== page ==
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TRX: 1910

Mobile, Alabama, circa 1910. "Unloading bananas." Tropical Refrigerator Express reefers at the ready. 8x10 inch glass negative, Detroit Publishing Company. View full size.

Mobile, Alabama, circa 1910. "Unloading bananas." Tropical Refrigerator Express reefers at the ready. 8x10 inch glass negative, Detroit Publishing Company. View full size.


On Shorpy:
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Source of photo?

The source of this great photo is described as Detroit Publishing Co., Library of Congress, but I am unable to find this photo at the Library of Congress website. Could someone provide me with a link to the photo? I've tried every search term I can think of.

[This was one of a group of hundreds of damaged glass negatives added to the LOC archive in February. They have yet to be captioned, so will not show up in search results. - Dave]


I’m interested in the boat off to the right of the ship. It’s actually a barge called a Lighter. These were, and in some cases still are, used to service ships in port. In this case the Lighter is providing coal to fuel the steam boilers. It has never been clear to me where the term came from. Some have suggested it’s from the German “Lichter” as some barges were used to off load (lighten) small deliveries to shore from large ships.

Another great photo.

Walking the Gangplank

As a free-range kid in Mobile, I have personally watched bananas being unloaded from a ship, circa 1950. It was nothing like this photo. There was a slanting gangplank between the ship and the dock, and a continuous line of men descending with stalks of bananas over their shoulders. I recall the gangplank being wooden, but am not sure of this.
Nor do I recall how the men got back on board, but obviously they did.

Gaillard-Johnson Coal Company

From the 1909 Mobile city directory. When cities had more than one telephone company. Coalyard located at foot of St. Anthony. Phone Bell 248 or Home 51.

[City directories go back to before people even had telephones. - Dave]

Hellø Bodø

Here we see the diminutive 181-foot Norwegian steamer Bodø, launched as the Xenia in 1894 at Bergen by Bergens Mekaniske Versteder for Bergh & Helland of that city. At 666 gross and 398 net tons, it was powered by a triple expansion steam engine supplied by a Scotch boiler. It became the Bodø in 1899 and was chartered to the United Fruit Company to haul fruit, primarily bananas, between Jamaica and the the East Coast. United Fruit chartered many Norwegian vessels around the turn-of-the-last century beginning in 1899. Later named Plentingen, Polar, Samos and Ikaria, it was dismantled in Greece in late 1928. It has appeared before on Shorpy (as has a similar comment of mine!)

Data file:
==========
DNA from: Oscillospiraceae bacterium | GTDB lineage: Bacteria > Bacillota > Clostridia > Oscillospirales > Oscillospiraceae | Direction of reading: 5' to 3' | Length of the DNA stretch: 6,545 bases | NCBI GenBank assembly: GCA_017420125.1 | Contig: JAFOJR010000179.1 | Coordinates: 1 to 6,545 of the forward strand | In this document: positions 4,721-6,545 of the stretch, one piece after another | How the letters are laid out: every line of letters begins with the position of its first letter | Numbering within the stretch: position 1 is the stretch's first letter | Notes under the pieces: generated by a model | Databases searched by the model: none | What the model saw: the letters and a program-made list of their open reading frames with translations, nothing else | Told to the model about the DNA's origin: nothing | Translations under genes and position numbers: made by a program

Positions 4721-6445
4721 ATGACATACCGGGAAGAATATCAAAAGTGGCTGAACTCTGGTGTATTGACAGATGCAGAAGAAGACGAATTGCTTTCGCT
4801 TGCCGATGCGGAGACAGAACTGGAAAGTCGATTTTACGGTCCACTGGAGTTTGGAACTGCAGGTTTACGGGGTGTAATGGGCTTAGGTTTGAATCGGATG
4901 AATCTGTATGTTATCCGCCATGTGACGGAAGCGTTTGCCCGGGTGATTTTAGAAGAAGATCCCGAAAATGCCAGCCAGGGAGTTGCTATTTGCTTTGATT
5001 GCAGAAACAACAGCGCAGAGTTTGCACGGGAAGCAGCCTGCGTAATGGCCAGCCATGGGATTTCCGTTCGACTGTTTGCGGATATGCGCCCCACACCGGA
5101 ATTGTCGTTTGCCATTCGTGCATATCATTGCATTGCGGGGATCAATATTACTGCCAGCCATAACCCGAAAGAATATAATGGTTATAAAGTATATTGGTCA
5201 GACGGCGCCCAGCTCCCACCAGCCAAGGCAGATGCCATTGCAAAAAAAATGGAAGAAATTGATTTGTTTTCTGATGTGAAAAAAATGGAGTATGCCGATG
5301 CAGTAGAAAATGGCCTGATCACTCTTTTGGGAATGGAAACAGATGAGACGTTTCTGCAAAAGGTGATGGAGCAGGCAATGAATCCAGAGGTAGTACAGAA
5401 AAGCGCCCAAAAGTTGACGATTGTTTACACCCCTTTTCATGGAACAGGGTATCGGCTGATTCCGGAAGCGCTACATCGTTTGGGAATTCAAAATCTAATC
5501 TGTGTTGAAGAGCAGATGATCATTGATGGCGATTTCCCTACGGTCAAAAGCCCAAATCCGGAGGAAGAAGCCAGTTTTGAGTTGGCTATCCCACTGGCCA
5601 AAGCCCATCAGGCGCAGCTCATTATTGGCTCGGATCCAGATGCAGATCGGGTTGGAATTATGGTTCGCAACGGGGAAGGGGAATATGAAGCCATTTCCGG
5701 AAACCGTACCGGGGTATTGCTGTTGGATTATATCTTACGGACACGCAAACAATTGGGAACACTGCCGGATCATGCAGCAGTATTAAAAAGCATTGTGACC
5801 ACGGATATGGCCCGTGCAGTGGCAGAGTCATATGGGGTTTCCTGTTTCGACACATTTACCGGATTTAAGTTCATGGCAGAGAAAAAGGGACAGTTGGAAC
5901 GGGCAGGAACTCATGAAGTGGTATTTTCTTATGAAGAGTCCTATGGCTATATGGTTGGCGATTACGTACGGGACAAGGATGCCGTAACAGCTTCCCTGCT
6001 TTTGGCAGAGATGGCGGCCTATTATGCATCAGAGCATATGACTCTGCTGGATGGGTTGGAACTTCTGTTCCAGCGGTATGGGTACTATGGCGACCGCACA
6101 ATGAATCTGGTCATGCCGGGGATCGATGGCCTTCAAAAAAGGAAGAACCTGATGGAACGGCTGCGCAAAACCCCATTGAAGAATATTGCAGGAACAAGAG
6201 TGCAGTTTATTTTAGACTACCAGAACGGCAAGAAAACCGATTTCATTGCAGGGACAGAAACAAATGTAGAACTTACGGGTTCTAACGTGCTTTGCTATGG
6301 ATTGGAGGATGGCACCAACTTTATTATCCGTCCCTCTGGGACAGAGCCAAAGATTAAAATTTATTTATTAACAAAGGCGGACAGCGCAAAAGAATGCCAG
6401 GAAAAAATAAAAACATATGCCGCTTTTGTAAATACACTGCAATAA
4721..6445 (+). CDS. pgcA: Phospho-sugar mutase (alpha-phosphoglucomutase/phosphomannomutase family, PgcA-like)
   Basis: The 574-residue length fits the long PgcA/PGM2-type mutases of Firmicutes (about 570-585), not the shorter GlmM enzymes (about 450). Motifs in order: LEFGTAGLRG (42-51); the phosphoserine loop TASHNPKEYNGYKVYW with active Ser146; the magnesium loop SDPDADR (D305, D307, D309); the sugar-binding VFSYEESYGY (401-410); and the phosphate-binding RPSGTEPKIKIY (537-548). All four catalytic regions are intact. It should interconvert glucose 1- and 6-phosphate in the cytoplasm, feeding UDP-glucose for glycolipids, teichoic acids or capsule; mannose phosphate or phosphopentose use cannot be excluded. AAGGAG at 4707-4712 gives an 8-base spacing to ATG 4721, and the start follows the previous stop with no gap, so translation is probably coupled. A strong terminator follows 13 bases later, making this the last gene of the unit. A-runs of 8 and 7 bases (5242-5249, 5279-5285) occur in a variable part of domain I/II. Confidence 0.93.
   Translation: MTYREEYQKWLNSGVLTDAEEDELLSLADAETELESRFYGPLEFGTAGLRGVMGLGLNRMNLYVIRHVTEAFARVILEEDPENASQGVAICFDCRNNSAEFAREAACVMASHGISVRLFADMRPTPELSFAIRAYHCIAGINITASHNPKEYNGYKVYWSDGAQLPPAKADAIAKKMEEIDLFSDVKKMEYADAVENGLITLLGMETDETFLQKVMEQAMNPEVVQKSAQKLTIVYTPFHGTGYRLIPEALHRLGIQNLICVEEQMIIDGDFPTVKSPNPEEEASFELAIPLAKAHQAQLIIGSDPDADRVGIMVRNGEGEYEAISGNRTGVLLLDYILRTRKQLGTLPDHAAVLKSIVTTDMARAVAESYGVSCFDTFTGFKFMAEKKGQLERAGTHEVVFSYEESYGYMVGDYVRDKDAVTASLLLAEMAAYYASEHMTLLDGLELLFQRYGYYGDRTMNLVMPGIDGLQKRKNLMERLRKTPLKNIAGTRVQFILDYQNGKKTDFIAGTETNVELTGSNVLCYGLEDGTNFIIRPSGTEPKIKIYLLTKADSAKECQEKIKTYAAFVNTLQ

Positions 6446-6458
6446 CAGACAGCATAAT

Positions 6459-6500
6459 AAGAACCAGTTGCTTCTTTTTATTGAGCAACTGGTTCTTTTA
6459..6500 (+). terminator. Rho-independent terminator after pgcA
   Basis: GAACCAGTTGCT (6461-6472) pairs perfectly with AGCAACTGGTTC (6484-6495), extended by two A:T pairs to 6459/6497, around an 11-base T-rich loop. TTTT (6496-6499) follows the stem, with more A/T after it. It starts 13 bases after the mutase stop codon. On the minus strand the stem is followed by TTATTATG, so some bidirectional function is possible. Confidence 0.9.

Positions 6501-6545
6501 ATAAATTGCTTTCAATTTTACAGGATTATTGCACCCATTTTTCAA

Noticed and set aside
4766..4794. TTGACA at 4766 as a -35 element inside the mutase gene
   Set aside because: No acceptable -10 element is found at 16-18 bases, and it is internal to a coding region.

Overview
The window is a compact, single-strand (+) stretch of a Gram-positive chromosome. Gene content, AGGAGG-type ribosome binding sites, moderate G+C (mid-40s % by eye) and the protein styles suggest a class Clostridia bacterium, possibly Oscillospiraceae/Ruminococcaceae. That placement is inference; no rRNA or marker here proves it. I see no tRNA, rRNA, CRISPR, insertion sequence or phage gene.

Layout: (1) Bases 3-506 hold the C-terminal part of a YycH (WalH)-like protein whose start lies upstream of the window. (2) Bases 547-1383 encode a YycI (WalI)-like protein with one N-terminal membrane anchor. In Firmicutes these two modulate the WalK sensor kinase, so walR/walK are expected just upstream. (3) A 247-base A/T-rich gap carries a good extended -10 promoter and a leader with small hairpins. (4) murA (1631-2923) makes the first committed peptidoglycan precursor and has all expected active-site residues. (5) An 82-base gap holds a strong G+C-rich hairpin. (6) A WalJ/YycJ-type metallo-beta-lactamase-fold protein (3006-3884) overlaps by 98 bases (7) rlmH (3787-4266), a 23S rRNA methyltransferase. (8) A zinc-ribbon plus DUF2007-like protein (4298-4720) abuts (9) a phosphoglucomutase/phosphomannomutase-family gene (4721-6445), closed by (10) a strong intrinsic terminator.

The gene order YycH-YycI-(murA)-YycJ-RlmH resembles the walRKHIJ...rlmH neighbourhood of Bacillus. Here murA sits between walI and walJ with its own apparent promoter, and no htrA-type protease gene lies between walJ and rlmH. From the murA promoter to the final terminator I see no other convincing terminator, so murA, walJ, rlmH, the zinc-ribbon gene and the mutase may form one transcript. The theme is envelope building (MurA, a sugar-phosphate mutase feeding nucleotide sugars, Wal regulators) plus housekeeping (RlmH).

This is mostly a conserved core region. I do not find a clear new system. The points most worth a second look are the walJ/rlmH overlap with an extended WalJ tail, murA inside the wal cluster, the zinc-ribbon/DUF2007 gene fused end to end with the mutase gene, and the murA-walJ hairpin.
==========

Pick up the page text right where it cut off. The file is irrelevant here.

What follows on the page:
Open Air Ship's Wheel

This is likely an emergency wheel located close to the steering mechanism. The regular-use wheel is forward, in the bridge of this steamship.

Yes -- bananas!

Look carefully at the conveyor just above the righthand white ventilator. The conveyor consists of a series of slings, each one lifting a bunch of bananas.

Yes, we have no ...

I'm banana blind -- not one in sight.

WHAT Bananas?

I see coal and not bananas!

"Yes, we have no bananas?"
or if you prefer originals:

Where's the Day-O?

Sidewheeler ID

Jas. A. Carney 1894 according to page 219 of the 1910 Annual List of Merchant Vessels of the United Stares

Ship's Wheel

I don't remember seeing a ship's wheel quite so exposed to the elements outside of a pirate movie.

The banana boat is Norwegian

As evidenced by the flag. It's from Bergen and its name ends in "DØ" The beginning is obscured by the flag

Mr Tallyman

The tallyman and his buddy are on post, they even arranged a bench to check the unloading in comfort.


I can’t make out the name of the boat, and regardless it doesn’t appear that there’s a country listed, but the flag looks Norwegian to me. Does that even make sense?

Where's Harry?

I don't see the tally man.

Open door policy

I'm guessing that the reefers are in "ventilated car" mode, since bananas, while temperature sensitive, don't require the level of cooling some products do (namely frozen ones). The hatches are in the up position to facilitate air flow, rather than for icing.


This was about a decade into the long march of the United Fruit Company through Latin America, leaving in its wake "banana republics", untold injustices, and the lasting model for multinational corporations.

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